While different avenues to legalization are explored in the U.S., several big-name companies are already lining up in anticipation of what would be a major shift in American sports culture and define the future of sports betting.
Familiar Nevada and European sports betting operators, like MGM and William Hill, are eyeing the opportunity, and state lotteries and Native American gaming interests also want a seat at the negotiating table, experts told ESPN. Online daily fantasy sports sites, with their infrastructure and established player bases in a coveted demographic, would appear to be in good position to offer traditional sports betting if made legal, as well.
The biggest bookies in the future might not be the names you’d expect, though.
A review of recent patents in the betting genre revealed Microsoft, Sony, Reuters and Wall Street financial firm Cantor Fitzgerald to be either existing holders or applicants. A number of individual entrepreneurs are in the mix, too; patent No. 8,632,392, for example, was issued in 2014 for “systems and methods for enabling remote device users to wager on micro events of games.” And others have built virtual currency-based wagering systems designed to be implemented on social media platforms like Facebook.
“In 10 years’ time, I expect sports betting to be part of major telecommunications companies and data companies,” said Chris Eaton, an integrity monitor and former investigator for INTERPOL. “I see the large international conglomerates — Bloomberg, Google, the massive data companies — swallowing up most of the sports betting operations around the world and operating an international platform, with all of sports betting being essentially offered on the mobile device, the mobile platform.”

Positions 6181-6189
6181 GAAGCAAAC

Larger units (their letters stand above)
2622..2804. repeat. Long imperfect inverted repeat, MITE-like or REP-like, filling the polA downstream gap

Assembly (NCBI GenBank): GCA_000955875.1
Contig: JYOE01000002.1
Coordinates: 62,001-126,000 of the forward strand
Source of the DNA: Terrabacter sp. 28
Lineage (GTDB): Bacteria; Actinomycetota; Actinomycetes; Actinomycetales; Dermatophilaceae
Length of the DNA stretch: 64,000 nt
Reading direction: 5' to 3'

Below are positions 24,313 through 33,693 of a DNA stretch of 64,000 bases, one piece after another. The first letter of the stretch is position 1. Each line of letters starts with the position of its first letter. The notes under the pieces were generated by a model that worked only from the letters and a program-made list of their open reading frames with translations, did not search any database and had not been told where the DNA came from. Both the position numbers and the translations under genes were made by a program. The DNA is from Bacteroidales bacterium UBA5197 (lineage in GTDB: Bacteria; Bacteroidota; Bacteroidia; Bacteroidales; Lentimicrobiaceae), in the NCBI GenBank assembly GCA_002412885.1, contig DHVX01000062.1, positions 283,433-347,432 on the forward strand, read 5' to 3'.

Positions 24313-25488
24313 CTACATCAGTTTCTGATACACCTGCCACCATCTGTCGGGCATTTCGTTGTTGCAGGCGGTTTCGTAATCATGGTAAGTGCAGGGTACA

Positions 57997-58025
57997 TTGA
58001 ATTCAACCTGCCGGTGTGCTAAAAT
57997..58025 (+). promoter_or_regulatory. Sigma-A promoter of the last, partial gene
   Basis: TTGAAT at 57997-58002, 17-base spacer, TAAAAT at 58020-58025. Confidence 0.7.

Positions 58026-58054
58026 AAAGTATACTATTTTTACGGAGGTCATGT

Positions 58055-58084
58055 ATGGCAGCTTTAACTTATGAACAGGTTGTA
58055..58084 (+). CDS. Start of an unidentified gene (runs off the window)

Microsoft’s patent coincides with a research paper by David Pennock, a principal researcher and assistant managing director for the company. Pennock’s research produced an innovative wagering mechanism akin to pari-mutuel systems used in horse racing that Microsoft wanted to patent. There were no immediate plans for its use, Pennock said, but he does envision a future with tech companies involved in the sports betting world.
“I do think that there’s a lot of technology involved that’s not that trivial, especially for the more innovative things that I imagine are going to happen; so some of the technology companies may be better suited than an old-school sportsbook,” Pennock said. “I think maybe some of the technology companies are in better position to build the [betting] exchange in a better way.”
Mark Cuban, owner of the NBA’s Dallas Mavericks and outspoken proponent of expanding legal sports betting, agrees.
“In the short term, there will be a lot of attempts by companies big and small to use their own versions of big data to be predictive in sports, financial markets and other industries,” Cuban told ESPN. “In the long term, it will come down to what sources of information and which companies will help create the most powerful learning and reproductive algorithms and who will own those algorithms. I don’t have that answer and neither does anyone else at this point.”
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